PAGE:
Dev of the Week: Mikko Ohtamaa
- The Ultimate Python Colorized Logger
- A Script for Generating Google Docs from Spreadsheet Data Sources
Hi Mikko! Thanks for talking to us. What have you been working on lately?
I get the butter on my bread from Plone CMS projects (http://plone.org). Plone is a very powerful Python based CMS geared towards big intranet, education and governmental deployments. Plone has very steep learning curve, but in the end it pays off as managing complex websites where you have hundreds of editors with different roles and privileges is easy.
My current, non-paid, baby project is Sevabot, a Skype chat robot, https://github.com/opensourcehacker/sevabot Sevabot allows you to trigger arbitrary UNIX scripts from Skype chat window. It also has HTTP webhooks to accept incoming chat messages from external services like Github, Subversion, Zabbix, Jenkins and other versioning, issue tracking and monitoring systems. If your virtual team already uses a lot of Skype, Sevabot may become very worthy DevOps tool for you.What do you think are some of the most exciting recent developments in the world of open source?
I'm excited about the open source development focus moving from system programming (Linux) to web frontend. Twitter Bootstrap (though it might not be loved by designers for "bootstrap styling" everything) gives an average Joe an easy way to create frontends with powerful functionality yet professional look.
Firefox OS may be a very tiny black horse in the mobile phone race, but it's a very exciting piece of technology engineering-wise. For the first time HTML5 applications become first-class mobile citizens. When I was working with Symbian and Nokia Series 60 I learnt that deployment curve matters as much as development curve. Due to straightforward deployment process, the Firefox OS app being just URL and HTML file, I believe developers will fall in love with Firefox OS.
Are there any particular developer tools or resources you couldn't live without?After living 15 years with different IDEs, the last one being Aptana Studio, I have become ZSH and Sublime Text 2 wizard. I'm working with my friend Antti Haapala on a project called ZtaneSH. ZtaneSH a ZSH, a UNIX shell, configuration and tool bundle which provides optimized developer experience by integrating different helpers and options to boost your command line productivity (autocompletion, colorizing, sane defaults for tools like Git, etc.).
Though it sounds like a little thing, it really makes a difference when tab autocompletion magically fixes your spelling errors. This feature alone makes ZSH worth of every penny for poor typist like me. Try ZSH, trust me on this one.
Do you follow any blogs or Twitter feeds that you would recommend to developers?I follow 450 feeds, averaging 7000 read RSS items per month, so I am total feed junkie and there is so much I could share here! Hacker News is very popular nowadays, but for more targeted information I suggest to follow Paul Rouget ( paulrouget.com/, Mozilla) to know the future of web development today. The whole content of Planet Mozilla http://planet.mozilla.org/ is interesting if you are into the frontend. For Pythoneers, you cannot pass Planet Python feed http://planet.python.org/ which collects some of the best feeds regarding Python dev.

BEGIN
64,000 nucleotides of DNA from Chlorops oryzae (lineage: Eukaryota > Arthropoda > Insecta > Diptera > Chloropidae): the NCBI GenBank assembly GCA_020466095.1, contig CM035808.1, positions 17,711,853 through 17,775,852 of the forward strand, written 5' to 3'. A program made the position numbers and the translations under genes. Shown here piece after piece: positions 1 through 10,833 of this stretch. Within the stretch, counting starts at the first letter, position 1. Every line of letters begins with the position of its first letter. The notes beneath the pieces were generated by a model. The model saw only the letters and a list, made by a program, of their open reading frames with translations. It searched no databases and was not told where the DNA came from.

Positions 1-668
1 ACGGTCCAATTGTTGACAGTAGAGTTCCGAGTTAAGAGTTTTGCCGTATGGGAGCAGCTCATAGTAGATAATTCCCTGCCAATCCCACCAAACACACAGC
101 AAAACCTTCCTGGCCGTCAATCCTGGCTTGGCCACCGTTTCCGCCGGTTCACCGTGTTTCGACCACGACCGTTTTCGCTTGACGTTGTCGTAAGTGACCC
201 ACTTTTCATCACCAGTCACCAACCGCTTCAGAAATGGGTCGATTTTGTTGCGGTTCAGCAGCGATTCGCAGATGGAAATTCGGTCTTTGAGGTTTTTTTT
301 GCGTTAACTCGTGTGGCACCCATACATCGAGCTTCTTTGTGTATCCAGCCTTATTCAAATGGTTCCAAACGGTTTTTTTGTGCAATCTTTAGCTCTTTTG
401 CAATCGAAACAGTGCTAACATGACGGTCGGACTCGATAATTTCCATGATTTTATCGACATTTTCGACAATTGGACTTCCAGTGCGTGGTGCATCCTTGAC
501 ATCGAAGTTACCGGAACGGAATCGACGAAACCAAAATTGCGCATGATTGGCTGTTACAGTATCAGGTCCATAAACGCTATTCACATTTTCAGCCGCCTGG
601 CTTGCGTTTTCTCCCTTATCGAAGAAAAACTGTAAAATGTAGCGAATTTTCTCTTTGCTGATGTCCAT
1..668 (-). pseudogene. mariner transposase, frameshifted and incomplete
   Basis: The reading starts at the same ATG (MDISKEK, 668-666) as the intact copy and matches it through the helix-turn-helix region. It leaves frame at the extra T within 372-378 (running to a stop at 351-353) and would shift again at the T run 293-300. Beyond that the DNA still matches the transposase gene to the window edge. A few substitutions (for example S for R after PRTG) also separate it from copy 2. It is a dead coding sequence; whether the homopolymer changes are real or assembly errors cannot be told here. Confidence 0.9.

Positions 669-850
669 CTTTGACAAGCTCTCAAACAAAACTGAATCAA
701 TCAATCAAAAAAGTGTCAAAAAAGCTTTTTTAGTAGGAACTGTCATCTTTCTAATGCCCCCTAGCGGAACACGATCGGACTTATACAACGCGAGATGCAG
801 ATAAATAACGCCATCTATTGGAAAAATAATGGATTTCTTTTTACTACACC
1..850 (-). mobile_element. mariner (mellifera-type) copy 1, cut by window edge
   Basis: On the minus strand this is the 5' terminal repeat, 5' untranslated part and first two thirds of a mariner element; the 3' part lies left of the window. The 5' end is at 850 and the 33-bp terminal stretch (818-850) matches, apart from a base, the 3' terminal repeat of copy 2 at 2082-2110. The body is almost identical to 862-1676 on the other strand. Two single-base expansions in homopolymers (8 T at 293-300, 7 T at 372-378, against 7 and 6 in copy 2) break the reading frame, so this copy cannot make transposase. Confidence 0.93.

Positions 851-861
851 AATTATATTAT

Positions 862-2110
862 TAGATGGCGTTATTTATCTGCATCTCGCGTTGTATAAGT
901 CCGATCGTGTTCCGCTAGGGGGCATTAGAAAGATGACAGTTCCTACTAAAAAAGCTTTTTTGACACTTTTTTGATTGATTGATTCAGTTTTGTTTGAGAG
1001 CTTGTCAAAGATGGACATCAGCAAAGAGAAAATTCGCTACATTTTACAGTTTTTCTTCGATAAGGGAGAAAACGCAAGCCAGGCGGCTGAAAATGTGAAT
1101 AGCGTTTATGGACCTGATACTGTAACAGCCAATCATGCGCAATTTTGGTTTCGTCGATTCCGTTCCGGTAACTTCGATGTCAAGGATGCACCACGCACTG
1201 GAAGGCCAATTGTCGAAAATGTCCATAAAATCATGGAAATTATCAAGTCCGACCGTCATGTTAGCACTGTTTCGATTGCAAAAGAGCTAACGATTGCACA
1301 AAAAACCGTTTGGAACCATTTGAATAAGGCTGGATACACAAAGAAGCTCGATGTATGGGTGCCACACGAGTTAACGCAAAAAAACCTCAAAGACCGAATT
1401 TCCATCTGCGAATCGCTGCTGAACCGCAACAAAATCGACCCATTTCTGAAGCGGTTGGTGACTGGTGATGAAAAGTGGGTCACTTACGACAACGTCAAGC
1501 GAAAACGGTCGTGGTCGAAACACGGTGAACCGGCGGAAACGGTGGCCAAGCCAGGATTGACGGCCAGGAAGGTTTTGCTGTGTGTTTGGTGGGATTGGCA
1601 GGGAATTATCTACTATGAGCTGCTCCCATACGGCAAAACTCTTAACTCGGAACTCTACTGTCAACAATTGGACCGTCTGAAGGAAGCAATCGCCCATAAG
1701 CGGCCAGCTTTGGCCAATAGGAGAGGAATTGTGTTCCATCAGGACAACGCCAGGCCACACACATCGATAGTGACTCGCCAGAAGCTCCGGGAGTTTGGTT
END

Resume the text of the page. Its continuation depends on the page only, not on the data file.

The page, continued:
Did you have a coding first love -- a particular program, gadget, game, or language that set you on the path to life as a developer?The first love is usually fumbling experience and would not make a good story.
The moment that marked the beginning of my current life as an open source professional was around 2006 when I was coding Plone CMS addons, still as a hobby. I got email from someone in the UK who was asking for support on a Plone addon I had recently contributed to (at this point I was still a student, part-timer in Symbian subcontracting consulting business and living in Finland). After exchanging a few emails it become clear that I couldn't help fix the issues due to the technical competence on their end, but instead, they offered me cold cash just to build their website for them.
A month later I marched into the office of my boss by the time and told him "f*ck this shit. I'll quit and start my own business as an open source consultant." Though this decision might have lost me some good salary opportunities, it really helped me grow.
Anything else you'd like to mention?
The more you grow, the more you see that open source is about patience and participation in community. The community isn't a black box where you can just input issues and bug fixes and expect better software to come out. No. You go there, speak to people (not always IRL, maybe in IRC), meet them and slowly build personal relationships. "Face time," even in IRC, builds trust. When you have trust, people are more inclined to listen to you. When you have enough trust, people will make services for you and vice versa and suddenly your interaction with community has very little friction.
But if you never participate to chit-chat, don't try to learn to know people, don't care how or why they act as they do, you'll be fated to have disappointments, let downs and aaargh moments. A simple thing for you doesn't seem to make sense for the gatekeepers of open source project and you'll end up cursing, though this situation could have been avoided with enough patience, smiles and beer.
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